aladdins gold online casino flash play, who held the piano chair at PeeWeeâs Saloon, on Beale Street. The elder Steinberg was the piano player when W.C. Handy, the âFather Of The Bluesâ wrote his famous âMemphis Bluesâ and âSt. Louis Bluesâ, right there in the bar. Lewieâs sister Nan, along with his brothers Luther, Morris and Wilbur, all played with greats such as Cab Calloway, Lionel Hampton and Fats Waller. Steinberg himself was well-known around Memphis as a go-to bass player, being one of the first in Memphis to pick up electric bass, and playing with such notable acts as Phineus Newborn and Rufus Thomas, among others. Steve Cropper had been around Stax since the beginning, becoming Stewartâs right-hand man in the studio. Cropper took over A/R duties and took part in almost every recording Stax put out before 1970, as either an engineer, player or both. The combination of these four forces may have been accidental, but the combined chops each brought to the studio accounted for years of precision mastery, allowing each of them to know how the other would move.
Second, the cultural conditions were prime for reaching an expanded audience. 1962 found America in the throughs of the Civil Rights movement: sit-ins and church bombings. Rock and roll and grabbed itâs youth culture by the throat and teens had the buying power to make it last. New dances were being created everyday on national television to keep teens going for their wallets. The backbeat was king, with Memphis as itâs gilded palace, and while Memphis continued doing what it had done in itâs clubs all along, more and more people were itching for it on the radio, color line be damned. Yet, despite the color blindness of the studio atmosphere, it was still too taboo for bands to integrate on the bandstand. According to Steinberg, âYou could cut a session in a day, and the same guys could be, you know.Â And you playinâ across town somewhere, I couldnât come sit in with you. I couldnât play with youâ. One can look at the success of âGreen Onionsâ, and the ensuing successes of Booker T and The MGs, as one more step in the undoing of segregation. By 1965, the Civil Rights Bill did away with legal public separation, allowing members of the musical community to take what they were creating in the studio live to the masses. âWithout them even knowing it at the time, it was a pretty big step in the civil rights movementâ, adds Sampson. âBooker T. and the MGs were integrated, and Memphis at the time was so segregated, there were a lot of places they couldnât go together. They couldnât go to the zoo together, they couldnât eat at the same places together, they couldnât stay at the same hotels, but inside Stax Records they were a family. I think the fact that this integrated band had a million-selling hit was something that would have reverberations years later, and still todayâ.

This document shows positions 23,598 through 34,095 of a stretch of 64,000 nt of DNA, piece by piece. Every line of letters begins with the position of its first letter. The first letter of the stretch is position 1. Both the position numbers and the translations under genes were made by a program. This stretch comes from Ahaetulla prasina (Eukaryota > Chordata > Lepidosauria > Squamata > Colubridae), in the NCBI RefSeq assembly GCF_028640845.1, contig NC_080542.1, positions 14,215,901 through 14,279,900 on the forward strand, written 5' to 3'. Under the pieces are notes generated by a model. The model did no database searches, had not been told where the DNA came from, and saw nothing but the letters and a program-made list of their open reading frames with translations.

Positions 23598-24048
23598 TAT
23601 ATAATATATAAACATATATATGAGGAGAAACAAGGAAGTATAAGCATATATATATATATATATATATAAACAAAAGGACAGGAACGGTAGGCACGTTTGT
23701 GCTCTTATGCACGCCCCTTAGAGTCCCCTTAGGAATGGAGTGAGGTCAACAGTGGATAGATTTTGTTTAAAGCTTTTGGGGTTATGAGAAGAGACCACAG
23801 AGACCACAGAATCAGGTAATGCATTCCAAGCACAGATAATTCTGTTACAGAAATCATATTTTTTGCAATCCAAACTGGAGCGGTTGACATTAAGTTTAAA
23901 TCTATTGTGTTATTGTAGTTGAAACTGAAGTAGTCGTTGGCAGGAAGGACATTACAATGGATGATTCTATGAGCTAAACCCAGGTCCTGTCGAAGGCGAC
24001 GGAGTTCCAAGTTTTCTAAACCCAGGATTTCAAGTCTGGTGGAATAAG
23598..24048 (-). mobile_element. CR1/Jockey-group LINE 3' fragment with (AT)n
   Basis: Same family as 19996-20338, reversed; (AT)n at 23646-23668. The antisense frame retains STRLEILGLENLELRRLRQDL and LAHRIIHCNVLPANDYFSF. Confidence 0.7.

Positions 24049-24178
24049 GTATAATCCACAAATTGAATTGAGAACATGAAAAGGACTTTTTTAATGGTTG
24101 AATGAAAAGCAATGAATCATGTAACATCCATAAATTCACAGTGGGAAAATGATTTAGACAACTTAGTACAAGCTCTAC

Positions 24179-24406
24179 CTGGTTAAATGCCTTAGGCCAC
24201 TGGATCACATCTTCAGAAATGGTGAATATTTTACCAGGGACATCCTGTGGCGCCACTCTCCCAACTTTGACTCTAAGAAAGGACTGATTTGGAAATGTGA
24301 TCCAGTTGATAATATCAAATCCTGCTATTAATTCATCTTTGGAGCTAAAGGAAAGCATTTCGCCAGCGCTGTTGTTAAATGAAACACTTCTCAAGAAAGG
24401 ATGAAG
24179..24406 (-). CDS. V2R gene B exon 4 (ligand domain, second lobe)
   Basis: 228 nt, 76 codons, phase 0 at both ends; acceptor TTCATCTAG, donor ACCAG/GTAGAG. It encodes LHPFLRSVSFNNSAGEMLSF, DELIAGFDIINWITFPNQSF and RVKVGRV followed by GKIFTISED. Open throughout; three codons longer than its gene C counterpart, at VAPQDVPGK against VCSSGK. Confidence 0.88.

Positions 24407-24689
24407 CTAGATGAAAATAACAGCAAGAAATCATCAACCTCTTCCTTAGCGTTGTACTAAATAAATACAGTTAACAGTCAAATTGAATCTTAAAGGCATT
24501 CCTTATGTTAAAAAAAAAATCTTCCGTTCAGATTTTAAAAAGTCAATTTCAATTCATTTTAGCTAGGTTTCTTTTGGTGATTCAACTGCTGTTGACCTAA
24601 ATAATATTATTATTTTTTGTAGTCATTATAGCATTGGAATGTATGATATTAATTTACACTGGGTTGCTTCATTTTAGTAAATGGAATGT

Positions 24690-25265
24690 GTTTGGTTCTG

Finally, thereâs something oddly familiar about the underlying riff. Itâs been said that thereâs nothing new under the sun. Culture is always feeding off of sources, both foreign and familiar, putting new spins on old ideas. In the process of researching this article, I found myself in Memphis, at the Stax Museum. I picked up a copy of Green Onions on vinyl, admittedly having never listened to the entire album. I got home and threw it on the turntable to find what came out of the speakers was not what I had been expecting. What I heard was a chipmunk-esque organ, squealing over a bass line thumping at breakneck speed. Upon further inspection, I realized that I had the speed of my turntable cranked up to 45RPM, instead of the necessary 33RPM speed used to cut the album. I kept listening. In fact, I flipped the needle back and listened again. There was something so familiar about what I was hearing: Iâve heard that bass line somewhere else, but where? It wasnât on a record; maybe it was in a movie, or on TV; Iâm still not sure. I invite feedback on this point, for anyone who wants to try an experiment of their own, but I digress. The point is, I bet Iâm not the only one to pick up on that. Once I put the record on at the right speed, I could still hear traces of that vaguely familiar groove, echoed in Cropperâs snarling guitar tone and subtly rocking back and forth between Jacksonâs ride cymbal. People are drawn to the familiar, and if I caught onto it 50 years after the fact, imagine what it sounded like to the kids hearing it for the first time, in real time.
The events that transpired at Stax on that summer day in 1962 began as nothing more than four men doing what they do best: playing music. They held no allusions of grandeur; they were killing time. And why not? It was one more opportunity to develop a melodic idea, one more chance to play a lick that had been nagging at the back of someoneâs mind, one more excuse to stick around just a little bit longer. The thing about Â a good song is that you canât predict when and where it will happen, but when the conditions are right, it only takes one to change the course of history. âIt doesnât take but oneâ, adds Steinberg, âthe right one. You know, itâs a miracle and a blessing, that you can take a song that can last over fifty years and still sound as good today as it did thenâ.
Bowman, Rob, Soulsville U.S.A.: The Story of Stax Records, Schirmer Trade Books, New Tork, 1997
Guralnik, Peter, Sweet Soul Music: Rhythm and Blues and the Southern Dream of Freedom, Back Bay Books, New York, 1986, pp. 112-128.